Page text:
Thais to demand Positive Energy at the World Summit

Feature story - August 8, 2002
Greenpeace and The Body Shop today presented a petition to the government of Thailand urging it to commit to clean energy. This was the conclusion of a three-month campaign to gather signatures for a worldwide petition calling for the provision of clean renewable energy to more than 2 billion people by 2010 and for policies to reduce the impact of global warming on the whole planet.

More than 24,000 Thai citizens signed the petition which was officially received by Sonthaya Khunpluem, the Minister of Science, Technology and Environment. The Choose Positive Energy Campaign, which is running in 27 countries across the globe, has gathered a total of 1.5 million signatures, all of which will be delivered to world leaders at the World Summit on Sustainable Development (WSSD) in Johannesburg this month.

"Governments can no longer ignore people's demands for energy sources that are efficient and preserve their environment. World leaders must show commitment to their people by pursuing policies that lessen mankind's dependence on fossil fuels, the main cause of global warming which threatens people's lives. The present government can show its sincerity to the Thai people by advocating such policies at the summit in Johannesburg," said Jiragorn Gajaseni, Executive Director of Greenpeace Southeast Asia.

Governments and companies from developed nations are two of the culprits of global warming by continuously dumping outdated energy technology, such as coal-powered plants, in developing countries. They now face intense pressure from the world community and environmental groups.

"Greenpeace will not tolerate the hypocrisy of western governments which export dirty technology that threaten people's lives as well as companies who turn a blind eye to their responsibility to the society," said Penrapee Noparumpa, Energy Campaigner of Greenpeace Southeast Asia. "The people of Thailand, and the whole world, deserve clean energy that is sustainable and efficient in the long term."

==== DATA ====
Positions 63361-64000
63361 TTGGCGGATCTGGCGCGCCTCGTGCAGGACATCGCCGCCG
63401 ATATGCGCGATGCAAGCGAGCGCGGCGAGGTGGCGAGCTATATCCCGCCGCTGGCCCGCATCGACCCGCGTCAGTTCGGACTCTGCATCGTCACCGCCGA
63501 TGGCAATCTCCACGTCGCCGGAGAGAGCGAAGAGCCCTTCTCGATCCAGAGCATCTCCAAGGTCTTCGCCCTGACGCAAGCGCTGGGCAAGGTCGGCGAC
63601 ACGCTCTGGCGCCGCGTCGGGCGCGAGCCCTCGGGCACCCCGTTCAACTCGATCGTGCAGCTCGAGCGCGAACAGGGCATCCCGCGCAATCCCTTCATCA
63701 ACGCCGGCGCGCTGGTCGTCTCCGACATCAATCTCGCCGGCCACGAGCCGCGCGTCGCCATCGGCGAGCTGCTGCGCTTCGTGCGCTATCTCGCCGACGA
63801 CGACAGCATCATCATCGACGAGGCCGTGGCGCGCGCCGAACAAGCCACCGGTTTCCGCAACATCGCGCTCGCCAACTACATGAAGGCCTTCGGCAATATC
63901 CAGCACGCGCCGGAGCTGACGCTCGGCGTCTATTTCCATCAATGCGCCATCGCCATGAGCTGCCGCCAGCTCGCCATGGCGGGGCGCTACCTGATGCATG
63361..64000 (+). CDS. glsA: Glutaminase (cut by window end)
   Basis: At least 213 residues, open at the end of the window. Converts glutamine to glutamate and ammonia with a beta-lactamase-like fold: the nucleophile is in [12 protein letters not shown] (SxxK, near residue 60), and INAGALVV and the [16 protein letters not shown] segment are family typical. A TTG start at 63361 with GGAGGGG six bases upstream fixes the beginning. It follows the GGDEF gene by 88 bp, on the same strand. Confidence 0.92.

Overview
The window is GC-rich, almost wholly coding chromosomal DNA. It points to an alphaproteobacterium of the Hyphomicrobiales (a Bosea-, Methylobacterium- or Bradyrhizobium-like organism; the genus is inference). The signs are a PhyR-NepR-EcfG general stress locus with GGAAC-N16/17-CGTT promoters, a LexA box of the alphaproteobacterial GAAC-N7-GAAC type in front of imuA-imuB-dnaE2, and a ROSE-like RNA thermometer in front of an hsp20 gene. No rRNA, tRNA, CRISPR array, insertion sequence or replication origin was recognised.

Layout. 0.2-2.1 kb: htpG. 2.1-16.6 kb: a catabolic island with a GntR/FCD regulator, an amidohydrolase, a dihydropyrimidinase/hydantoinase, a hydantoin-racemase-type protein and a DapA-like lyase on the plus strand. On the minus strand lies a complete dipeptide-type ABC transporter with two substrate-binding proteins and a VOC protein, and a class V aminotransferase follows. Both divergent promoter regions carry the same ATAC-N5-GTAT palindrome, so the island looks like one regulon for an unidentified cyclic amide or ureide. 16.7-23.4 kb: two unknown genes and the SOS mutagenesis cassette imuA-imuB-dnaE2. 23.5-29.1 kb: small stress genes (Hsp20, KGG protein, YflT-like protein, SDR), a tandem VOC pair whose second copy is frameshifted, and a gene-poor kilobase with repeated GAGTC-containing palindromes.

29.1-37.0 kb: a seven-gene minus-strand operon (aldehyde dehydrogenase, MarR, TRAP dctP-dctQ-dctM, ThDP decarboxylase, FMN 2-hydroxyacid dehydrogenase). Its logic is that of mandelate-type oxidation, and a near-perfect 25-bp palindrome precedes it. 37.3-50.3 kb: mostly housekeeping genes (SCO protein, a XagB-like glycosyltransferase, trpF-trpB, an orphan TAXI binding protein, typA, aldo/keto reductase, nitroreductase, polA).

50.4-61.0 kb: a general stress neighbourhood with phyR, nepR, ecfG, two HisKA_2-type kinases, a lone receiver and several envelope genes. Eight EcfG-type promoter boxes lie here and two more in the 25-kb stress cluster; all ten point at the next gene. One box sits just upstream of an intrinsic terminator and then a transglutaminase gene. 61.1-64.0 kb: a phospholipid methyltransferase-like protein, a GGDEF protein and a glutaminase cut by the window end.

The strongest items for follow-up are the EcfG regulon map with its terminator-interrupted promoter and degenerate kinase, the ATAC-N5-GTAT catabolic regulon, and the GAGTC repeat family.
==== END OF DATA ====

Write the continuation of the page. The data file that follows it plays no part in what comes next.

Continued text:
More than one third of the planet's population still has no access to electricity for basic needs such as lighting or cooking. Giving them the clean and reliable energy for essential needs such as heating, lighting, clean water and health care is one of the most pressing problems facing humanity today. However, the most common present method of generating electricity -- the burning of fossil fuels -- causes global warming and already have a calamitous effect to people around the world. While the poorest people use only a fraction of the world's oil, coal and gas, they are likely to suffer most from extreme weather incidents such as floods and rising sea levels.

Greenpeace and The Body Shop launched the Choose Positive Energy Campaign with the aim of securing the commitment of world leaders at the World Summit on Sustainable Development to provide clean renewable energy for 2 billion of the world's poorest within 10 years, and to encourage as many people to use renewable energy for their own homes in countries where it is available or to demand for it from their governments. Greenpeace is likewise asking OECD governments to immediately move 20 percent of their energy investments to renewable energy and at the same time, phase out financial support for all dirty energy sources within five years. These aims are designed at rapidly reducing global warming and its cataclysmic effects on the planet and makind.